Tilray's high came down fast - what next?
Stock of the week: Tilray
Tilray shot to fame back in 2018 when the marijuana industry was really getting attention. The legalisation of medical use marijuana and subsequent deregulation across the world was an opportunity for the Canadian firm.
In many ways, the firm blazed a trail. Long before Wall Street Bets made short squeezes mainstream news, Tilray had already been there, done that. In september 2018, short interest was huge. All it took was one comment from (then CEO) Brendan Kennedy confirming that Tilray was looking at consumer products that use marijuana ingredients to fuel an options frenzy.
The share price spiked to $300, way above the $17 July IPO price. Then the great comedown began…
Unfortunately, even as Tilray has launched new products and expanded into new markets around the world, the returns just haven’t materialised. Perhaps the rapid expansion and diversification has been part of the problem.
A global cannabis and alcoholic beverage business, wellness focused business in the US, plus a distribution network in Germany. Jack of all trades, and master of none?
The big hope for Tilray is an expansion into Europe, with a particular focus on the recreational market in Germany. Cantor Fitzgerald estimated the German market could reach a market size in excess of $12 billion: (84 million people, 69 million of potential legal age, assuming $150 per capita spend).
But Germany hasn’t even legalised recreational cannabis yet, and there’s no definitive date on the horizon. Even if Germany legalises, would a Canadian company be given instant market access or would there be barriers designed to favour European businesses?
Tilray’s acquisition of Aphria was hailed as a breakthrough moment, but the benefits are yet to materialise, and to top things off, a shareholder suit is now proceeding amid allegations of misleading statements and ‘self-dealing’ directors.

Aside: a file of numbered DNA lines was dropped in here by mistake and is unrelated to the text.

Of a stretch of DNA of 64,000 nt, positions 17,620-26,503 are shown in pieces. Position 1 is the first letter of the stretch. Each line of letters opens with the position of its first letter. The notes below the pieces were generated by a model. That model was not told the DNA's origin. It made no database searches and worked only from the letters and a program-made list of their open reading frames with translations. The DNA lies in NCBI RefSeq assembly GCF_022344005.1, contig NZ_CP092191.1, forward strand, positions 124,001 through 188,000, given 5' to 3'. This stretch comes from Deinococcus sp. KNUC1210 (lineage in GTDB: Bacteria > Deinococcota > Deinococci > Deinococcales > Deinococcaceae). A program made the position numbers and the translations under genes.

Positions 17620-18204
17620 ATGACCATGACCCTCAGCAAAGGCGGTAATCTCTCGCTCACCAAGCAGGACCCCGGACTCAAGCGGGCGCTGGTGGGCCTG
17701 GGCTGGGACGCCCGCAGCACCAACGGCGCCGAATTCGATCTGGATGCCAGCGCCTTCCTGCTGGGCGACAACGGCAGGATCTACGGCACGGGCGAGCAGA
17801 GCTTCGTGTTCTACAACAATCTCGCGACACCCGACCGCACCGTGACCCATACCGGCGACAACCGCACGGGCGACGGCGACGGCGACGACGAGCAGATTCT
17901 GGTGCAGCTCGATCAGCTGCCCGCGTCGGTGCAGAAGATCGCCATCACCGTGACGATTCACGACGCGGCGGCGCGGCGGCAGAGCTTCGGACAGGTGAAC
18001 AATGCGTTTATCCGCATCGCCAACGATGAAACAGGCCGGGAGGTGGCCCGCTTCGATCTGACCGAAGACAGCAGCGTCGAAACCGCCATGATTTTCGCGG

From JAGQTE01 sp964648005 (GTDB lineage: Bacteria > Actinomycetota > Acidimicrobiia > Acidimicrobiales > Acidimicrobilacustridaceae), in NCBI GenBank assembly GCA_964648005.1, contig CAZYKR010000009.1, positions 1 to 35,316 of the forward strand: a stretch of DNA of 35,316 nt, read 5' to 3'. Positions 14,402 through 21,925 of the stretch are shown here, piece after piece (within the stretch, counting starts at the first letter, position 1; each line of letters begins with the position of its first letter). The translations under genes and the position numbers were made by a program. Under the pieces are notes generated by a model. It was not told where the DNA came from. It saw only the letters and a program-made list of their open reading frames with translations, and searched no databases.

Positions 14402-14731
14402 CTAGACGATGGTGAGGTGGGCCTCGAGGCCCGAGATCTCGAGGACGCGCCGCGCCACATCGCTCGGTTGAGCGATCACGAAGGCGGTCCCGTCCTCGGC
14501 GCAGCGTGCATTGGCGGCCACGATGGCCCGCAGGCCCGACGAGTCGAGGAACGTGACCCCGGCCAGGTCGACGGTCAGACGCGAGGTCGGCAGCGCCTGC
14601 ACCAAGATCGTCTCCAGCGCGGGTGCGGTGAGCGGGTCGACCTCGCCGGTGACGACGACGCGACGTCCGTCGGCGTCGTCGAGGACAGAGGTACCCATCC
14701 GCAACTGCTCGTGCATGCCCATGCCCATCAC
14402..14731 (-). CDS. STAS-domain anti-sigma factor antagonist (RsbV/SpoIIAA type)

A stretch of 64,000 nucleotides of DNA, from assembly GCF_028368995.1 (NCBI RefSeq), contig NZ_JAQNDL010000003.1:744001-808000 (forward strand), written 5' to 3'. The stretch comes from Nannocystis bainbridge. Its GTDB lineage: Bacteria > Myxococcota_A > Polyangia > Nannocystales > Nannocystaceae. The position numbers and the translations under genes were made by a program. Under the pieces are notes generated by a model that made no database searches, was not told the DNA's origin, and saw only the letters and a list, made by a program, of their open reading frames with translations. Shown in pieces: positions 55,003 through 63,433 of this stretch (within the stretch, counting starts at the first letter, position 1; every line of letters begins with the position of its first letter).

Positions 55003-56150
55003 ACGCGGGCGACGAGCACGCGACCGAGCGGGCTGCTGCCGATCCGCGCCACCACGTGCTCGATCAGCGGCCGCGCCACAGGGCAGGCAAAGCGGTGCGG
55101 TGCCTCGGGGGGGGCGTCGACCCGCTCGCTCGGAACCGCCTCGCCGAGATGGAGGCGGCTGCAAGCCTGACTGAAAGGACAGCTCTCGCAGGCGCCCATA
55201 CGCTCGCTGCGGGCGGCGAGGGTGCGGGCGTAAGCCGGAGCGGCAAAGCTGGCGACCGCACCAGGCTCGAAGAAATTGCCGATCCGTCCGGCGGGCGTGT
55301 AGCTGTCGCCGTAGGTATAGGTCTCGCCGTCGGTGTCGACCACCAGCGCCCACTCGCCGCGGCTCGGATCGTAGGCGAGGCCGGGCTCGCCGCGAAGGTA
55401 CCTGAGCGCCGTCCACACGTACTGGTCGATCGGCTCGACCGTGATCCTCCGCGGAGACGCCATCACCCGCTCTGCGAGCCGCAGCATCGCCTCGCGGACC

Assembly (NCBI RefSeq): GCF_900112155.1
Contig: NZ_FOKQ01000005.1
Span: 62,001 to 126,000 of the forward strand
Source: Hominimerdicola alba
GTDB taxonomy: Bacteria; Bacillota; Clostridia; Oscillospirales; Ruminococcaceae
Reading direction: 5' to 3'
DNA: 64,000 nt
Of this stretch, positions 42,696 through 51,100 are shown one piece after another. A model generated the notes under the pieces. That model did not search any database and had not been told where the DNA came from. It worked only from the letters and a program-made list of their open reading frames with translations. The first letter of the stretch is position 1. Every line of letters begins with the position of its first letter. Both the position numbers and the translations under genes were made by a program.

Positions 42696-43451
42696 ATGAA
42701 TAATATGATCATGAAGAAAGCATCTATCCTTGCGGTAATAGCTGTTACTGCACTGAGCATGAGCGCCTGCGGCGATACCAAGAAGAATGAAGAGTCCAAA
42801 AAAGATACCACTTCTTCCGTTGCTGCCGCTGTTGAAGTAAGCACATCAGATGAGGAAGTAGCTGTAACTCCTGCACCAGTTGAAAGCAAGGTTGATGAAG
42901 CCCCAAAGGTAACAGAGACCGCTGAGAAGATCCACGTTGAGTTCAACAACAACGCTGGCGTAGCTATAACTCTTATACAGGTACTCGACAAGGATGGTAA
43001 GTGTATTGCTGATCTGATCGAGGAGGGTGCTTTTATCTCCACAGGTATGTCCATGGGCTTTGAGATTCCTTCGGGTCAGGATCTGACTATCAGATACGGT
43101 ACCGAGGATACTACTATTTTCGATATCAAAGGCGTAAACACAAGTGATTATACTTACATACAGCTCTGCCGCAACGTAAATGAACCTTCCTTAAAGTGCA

Lots of problems, lots of headwinds. However, the company is now trading at $2.74 per share. One could argue that a lot of bad news has already been digested by the market. Many new businesses experience a boom of early investor enthusiasm followed by a bust of reality, especially in new markets.
In the last earnings call, CEO Irwin Simon laid out the future plans:
“First, the work we have done over the course of this fiscal year to optimise our global business and significantly improve our operational performance and lay the groundwork for sustainable profitable growth in 2023 and beyond. Second, I will discuss our strategic alliance with HEXO and the important role it plays in our future growth plans. And third, our plan to generate up to $4 billion in revenue depending upon federal legalisation in the U.S. and Germany at the end of fiscal year 2024.”
It’s a clear path of intent, but largely reliant on factors outside of the company’s control.
For now at least, Tilray’s downtrend is clear, but any news on legalisation in the US & Germany could give the share price a boost. The 20 day moving average at 3.09(blue) or 50 day at 3.50 (orange) could provide resistance in the absence of strong catalysts.
Not investment advice. Past performance does not guarantee or predict future performance.
Despite the fact that the US unemployment rate is only at 3.7% and remains near all-time lows, US nonfarm payrolls growt...
China has long been a bedrock for Apple production. Reliable assembly lines, plentiful cheap labour, established supply ...